Plant FinderPlant Finder Graphic
Purple allium
Purple allium

Click to Enlarge

Zone
Zones 2-24, 29-41
Full SunPartial Sun
Full, Partial
Regular Water
Moderate

Allium giganteum

Giant Allium
Liliaceae
Bulbs and bulblike plants, Perennials

ALLIUM

About 500 species, all from the Northern Hemisphere, many from the mountains of the West. Relatives of the edible onion, they are peerless as cut flowers (fresh or dried) and useful in borders; smaller kinds are effective in rock gardens. Bear small flowers in roundish, compact or loose clusters at ends of leafless stems that range in height from 6 in. to 5 ft. or taller. Many are delightfully fragrant; those with onion odor must be bruised or cut to give it off. Bloom in spring or summer, with flowers in white and shades of pink, rose, violet, red, blue, and yellow.

All prefer well-drained soil (preferably on the sandy side), enriched before planting with organic matter. In fall or spring, plant bulbs as deep as their heigh or width, whichever is greater. Space smaller species 4–6 in. apart, larger ones 8–12 in. apart. Cut back on watering or let soil go dry when foliage begins to yellow after flowering. Foliage dies to the ground, even in mild-winter areas. Lift and divide only after clumps become crowded.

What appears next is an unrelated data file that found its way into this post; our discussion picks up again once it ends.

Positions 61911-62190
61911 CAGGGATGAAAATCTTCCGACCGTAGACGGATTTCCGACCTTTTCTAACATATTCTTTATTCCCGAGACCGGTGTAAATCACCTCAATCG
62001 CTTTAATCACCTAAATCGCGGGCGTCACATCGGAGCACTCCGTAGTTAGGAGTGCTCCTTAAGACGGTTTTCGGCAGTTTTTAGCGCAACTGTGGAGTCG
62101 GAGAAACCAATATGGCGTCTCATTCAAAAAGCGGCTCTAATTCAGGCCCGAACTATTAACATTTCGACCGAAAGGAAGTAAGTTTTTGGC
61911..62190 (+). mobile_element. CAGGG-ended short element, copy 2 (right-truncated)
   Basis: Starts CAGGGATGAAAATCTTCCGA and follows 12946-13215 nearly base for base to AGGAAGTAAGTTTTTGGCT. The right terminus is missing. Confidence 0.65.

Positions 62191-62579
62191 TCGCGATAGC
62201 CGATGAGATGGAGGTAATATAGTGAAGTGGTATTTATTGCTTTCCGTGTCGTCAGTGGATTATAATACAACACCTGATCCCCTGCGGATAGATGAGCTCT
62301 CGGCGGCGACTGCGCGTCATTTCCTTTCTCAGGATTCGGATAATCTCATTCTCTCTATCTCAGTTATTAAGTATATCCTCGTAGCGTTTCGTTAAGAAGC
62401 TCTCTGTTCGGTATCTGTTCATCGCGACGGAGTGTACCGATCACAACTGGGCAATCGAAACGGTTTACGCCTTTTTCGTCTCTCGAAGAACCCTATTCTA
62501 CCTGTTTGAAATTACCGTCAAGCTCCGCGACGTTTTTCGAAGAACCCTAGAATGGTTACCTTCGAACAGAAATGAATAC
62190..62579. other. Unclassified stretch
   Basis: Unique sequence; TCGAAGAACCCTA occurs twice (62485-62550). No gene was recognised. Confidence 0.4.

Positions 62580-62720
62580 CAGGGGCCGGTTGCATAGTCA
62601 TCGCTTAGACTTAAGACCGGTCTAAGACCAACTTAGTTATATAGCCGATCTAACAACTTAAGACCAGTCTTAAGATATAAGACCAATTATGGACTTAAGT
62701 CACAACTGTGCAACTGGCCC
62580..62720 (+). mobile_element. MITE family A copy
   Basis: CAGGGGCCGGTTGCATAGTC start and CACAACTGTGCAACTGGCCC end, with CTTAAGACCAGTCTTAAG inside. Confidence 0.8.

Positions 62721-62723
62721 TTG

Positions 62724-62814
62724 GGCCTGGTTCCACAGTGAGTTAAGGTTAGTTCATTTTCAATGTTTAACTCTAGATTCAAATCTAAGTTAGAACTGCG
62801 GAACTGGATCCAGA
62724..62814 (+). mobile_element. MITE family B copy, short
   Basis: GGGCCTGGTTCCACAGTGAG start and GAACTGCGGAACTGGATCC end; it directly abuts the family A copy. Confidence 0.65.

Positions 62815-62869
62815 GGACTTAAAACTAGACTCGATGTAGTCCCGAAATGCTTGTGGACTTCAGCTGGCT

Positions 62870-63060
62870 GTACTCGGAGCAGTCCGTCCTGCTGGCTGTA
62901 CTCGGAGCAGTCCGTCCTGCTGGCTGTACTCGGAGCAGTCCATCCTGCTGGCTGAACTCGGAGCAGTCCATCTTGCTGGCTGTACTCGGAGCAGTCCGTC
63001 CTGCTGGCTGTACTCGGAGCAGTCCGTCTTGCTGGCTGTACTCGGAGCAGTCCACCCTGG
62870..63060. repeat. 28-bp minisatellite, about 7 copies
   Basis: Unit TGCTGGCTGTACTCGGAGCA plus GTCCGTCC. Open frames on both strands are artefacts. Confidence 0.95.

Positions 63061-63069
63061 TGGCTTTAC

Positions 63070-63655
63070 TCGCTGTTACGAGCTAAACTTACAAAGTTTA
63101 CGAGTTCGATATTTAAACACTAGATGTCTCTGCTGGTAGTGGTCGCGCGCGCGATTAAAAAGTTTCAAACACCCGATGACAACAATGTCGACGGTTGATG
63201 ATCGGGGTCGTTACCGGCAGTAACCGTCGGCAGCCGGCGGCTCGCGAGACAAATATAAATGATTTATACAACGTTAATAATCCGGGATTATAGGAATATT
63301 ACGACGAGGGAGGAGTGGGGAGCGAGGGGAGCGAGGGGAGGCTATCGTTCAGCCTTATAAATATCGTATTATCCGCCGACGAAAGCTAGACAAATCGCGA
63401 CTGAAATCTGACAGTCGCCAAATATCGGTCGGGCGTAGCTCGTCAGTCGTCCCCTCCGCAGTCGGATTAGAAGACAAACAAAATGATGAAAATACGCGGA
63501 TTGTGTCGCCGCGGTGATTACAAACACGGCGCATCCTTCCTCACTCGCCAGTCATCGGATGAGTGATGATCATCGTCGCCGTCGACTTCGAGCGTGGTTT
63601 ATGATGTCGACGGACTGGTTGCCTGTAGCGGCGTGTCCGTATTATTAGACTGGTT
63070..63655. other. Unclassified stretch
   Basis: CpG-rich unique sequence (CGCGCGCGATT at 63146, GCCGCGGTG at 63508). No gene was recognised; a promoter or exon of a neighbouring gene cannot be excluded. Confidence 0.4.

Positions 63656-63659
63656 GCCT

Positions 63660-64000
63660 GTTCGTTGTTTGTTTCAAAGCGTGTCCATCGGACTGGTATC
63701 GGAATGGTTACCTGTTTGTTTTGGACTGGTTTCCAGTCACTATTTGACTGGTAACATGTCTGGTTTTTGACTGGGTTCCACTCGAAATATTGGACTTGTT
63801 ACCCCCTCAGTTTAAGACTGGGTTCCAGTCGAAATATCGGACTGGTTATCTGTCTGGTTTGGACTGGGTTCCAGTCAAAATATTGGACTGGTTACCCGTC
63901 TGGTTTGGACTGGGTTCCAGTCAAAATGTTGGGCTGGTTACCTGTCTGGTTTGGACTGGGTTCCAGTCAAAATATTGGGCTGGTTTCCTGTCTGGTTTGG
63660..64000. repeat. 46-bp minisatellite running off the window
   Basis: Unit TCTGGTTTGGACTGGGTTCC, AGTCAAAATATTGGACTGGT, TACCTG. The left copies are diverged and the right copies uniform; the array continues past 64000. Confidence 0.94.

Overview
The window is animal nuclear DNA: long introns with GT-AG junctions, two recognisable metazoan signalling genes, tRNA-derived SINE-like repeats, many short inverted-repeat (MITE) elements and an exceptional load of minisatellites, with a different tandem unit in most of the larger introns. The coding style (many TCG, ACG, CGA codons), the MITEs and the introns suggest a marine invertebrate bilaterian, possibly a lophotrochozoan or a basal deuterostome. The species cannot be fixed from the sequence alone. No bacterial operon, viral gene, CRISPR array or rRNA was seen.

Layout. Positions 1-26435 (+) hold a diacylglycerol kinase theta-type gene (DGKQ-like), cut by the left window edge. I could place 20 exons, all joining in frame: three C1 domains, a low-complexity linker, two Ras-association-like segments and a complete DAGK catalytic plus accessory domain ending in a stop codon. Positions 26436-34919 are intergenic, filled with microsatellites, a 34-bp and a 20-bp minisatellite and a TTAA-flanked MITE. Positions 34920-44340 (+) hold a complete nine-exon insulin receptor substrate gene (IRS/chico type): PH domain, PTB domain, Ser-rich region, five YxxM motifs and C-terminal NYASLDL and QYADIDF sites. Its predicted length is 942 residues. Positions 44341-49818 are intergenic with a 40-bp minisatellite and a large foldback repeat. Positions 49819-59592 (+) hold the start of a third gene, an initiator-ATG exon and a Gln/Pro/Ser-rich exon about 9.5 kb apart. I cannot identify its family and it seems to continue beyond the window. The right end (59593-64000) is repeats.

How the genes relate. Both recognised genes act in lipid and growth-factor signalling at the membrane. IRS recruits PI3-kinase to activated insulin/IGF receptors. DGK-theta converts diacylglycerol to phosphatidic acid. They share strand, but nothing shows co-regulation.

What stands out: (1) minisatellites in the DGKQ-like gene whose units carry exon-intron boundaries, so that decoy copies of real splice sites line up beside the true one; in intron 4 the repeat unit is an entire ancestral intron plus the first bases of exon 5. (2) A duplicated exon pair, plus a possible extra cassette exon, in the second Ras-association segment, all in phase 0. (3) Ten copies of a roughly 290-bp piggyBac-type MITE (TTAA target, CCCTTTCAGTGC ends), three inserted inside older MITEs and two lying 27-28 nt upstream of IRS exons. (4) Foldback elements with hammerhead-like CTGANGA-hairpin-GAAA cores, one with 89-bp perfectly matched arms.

Allium giganteum (photo courtesy of Denver Botanic Gardens)
Allium giganteum (photo courtesy of Denver Botanic Gardens)

Click to Enlarge

Allium giganteum

Summer bloomer bearing spectacular softball-size clusters of bright lilac ­flowers on stems to 5 ft. or taller. Leaves are 1 1/2 ft. long and 2 in. wide.

You Might Also Like...

Delosperma nubigenum

Only 1 in. tall, spreading to 3 ft. The cylindrical leaves turn red in fall and winter, green up again...

Miscanthus sinensis

Native to Japan, Korea, and China. Variable in size and foliage. Blooms in late summer or fall. Flower...

Cotoneaster dammeri

Evergreen. Fast, prostrate growth to 8 in. high and 10 ft. wide. Branches root along the ground. Leave...

Find Your Sunset Climate Zone

Find Your Sunset Climate Zone

View Maps Learn More

Advertisement